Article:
THEY were supposed to make the NHS more democratic and give ordinary people a greater say in the way the Scottish health service is run.
But a pilot of health board elections found most people did not vote and some candidates who won seats became frustrated at how little they could achieve.
An official evaluation of the experiment, quietly released by the Scottish Government, reveals there was tension between newly elected health board members and long-serving appointees. The latter "expressed concern that elected members became too involved in operational matters" and some felt they asked "daft laddie" questions which took up too much time.
In the end the report finds the more disruptive newcomers were tamed. It says long-serving health board recruits "perceived the new cohort as developing what one executive director referred to as a 'social norm of non-executiveness' – a set of informal expectations about how it was acceptable (and unacceptable) for themselves and other non-executives to behave".
The evaluation goes on to say those elected still asked critical questions at board meetings but the report has raised questions about what spending at least £11m to roll out health board elections across Scotland would achieve. Pilots were held in Fife and Dumfries and Galloway.
Dr Charles Saunders, deputy chairman of the British Medical Association in Scotland, said: "Elected members tell us they feel their role is to effectively rubber stamp decisions made by executive members of the board, rather than pro-actively involve themselves in decision-making. It is doubtful that, as a result of these elections, the average person in Fife or Dumfries and Galloway feels there is greater transparency about decisions made regarding healthcare services in their local communities."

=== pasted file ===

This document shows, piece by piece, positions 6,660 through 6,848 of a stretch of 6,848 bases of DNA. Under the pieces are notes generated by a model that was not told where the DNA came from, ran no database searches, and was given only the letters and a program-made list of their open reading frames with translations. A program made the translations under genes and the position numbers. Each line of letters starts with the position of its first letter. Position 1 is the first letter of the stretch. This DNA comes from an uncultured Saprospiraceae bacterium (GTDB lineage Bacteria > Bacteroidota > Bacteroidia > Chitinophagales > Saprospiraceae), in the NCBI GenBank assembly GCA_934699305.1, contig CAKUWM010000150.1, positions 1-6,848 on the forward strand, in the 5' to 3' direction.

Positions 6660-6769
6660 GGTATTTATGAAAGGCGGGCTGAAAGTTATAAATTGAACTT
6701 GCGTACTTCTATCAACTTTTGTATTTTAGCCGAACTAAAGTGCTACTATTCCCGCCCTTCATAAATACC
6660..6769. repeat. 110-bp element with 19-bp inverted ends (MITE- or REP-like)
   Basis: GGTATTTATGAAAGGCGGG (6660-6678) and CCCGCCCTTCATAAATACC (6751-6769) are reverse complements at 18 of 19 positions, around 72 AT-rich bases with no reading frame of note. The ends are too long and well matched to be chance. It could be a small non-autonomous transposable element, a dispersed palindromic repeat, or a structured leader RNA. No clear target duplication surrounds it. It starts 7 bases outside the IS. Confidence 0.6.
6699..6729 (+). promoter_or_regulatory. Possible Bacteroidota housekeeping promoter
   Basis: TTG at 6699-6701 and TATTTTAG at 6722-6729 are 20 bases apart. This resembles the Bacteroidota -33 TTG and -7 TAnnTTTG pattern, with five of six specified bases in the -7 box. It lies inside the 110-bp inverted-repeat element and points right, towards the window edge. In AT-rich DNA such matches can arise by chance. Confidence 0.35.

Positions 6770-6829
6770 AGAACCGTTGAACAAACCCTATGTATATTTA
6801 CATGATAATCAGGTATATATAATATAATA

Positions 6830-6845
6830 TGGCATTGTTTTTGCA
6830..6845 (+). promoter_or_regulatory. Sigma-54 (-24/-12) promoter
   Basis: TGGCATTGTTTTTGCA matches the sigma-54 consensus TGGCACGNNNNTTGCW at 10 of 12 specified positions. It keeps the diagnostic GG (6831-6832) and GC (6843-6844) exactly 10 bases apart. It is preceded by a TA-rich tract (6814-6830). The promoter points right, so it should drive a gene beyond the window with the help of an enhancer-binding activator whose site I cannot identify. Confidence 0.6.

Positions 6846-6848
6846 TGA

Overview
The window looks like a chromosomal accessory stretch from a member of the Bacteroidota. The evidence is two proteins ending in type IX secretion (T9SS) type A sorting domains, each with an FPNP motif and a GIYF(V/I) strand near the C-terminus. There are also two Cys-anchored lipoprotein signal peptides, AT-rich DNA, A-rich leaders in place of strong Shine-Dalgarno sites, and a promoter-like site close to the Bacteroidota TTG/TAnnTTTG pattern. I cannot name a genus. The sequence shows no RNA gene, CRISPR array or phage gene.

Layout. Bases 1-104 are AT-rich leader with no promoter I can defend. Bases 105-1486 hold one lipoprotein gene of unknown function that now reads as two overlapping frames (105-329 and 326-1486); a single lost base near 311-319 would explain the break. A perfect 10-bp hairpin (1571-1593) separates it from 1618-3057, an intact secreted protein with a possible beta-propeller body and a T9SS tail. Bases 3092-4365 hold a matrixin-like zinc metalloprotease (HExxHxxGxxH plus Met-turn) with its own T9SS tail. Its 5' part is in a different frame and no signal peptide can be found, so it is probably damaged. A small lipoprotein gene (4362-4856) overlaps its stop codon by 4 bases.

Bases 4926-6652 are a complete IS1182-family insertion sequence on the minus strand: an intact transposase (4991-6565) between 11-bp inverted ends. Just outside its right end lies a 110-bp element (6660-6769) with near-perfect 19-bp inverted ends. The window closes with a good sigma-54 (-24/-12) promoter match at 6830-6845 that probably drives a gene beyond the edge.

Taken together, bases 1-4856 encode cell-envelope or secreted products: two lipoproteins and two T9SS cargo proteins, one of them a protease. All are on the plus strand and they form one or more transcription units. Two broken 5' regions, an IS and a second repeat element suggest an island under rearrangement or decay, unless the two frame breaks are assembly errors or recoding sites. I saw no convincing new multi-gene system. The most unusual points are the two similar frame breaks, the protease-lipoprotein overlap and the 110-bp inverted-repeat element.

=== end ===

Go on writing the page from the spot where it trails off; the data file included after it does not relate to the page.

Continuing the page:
In Dumfries and Galloway, following the elections in May 2010, a row blew-up about whether the newly elected members could hold surgeries where residents could talk to them individually and raise concerns. The board decided this was not allowed.
Alis Ballance, a Green Party candidate elected in Dumfries and Galloway, held surgeries anyway and was criticised by the chief executive in the press. Ms Ballance, who stood down from the board in 2011, said the atmosphere for those members who did not toe the line was unpleasant. She said: "What they expected us to do was rubber stamp what was put in front of us and everyone did except me and that got me a lot of hassle.
"They should be rolling out health board elections, but they ought to be doing it very, very differently."
Tommy Sloan, who also won a seat in Dumfries and Galloway, said patients were frustrated they could not come and talk to him about issues. He added: "I believe 100% in elected health boards, but I think we should be more accountable, by making ourselves available to the public."
He did not feel NHS Dumfries and Galloway made any different decisions as a result of the health board elections, although more objections to decisions were noted.
Other elected members feel they have made an impact. In Fife, campaigner John Winton believes plans to centralise end-of-life care services were reconsidered because elected members spotted them in a finance paper and questioned the money-saving scheme. He said: "Officials and executives are wary about a lot of us and learning they have to get along with us."
Arthur Morris, a retired surgeon who won a Fife seat, also believed elections were valuable. "I have been heartened by the talents people have and the things they have brought to meetings," he said.
Professor Peter Donnelly, principal investigator of the evaluation commissioned by the Scottish Government, attributed some problems experienced due to health boards being accountable to the population and the Government. He praised the Scottish Parliament for the way it looked into the idea.
A Scottish Government spokesman said: "We are considering the evaluation of direct elections to health boards and will outline next steps in due course."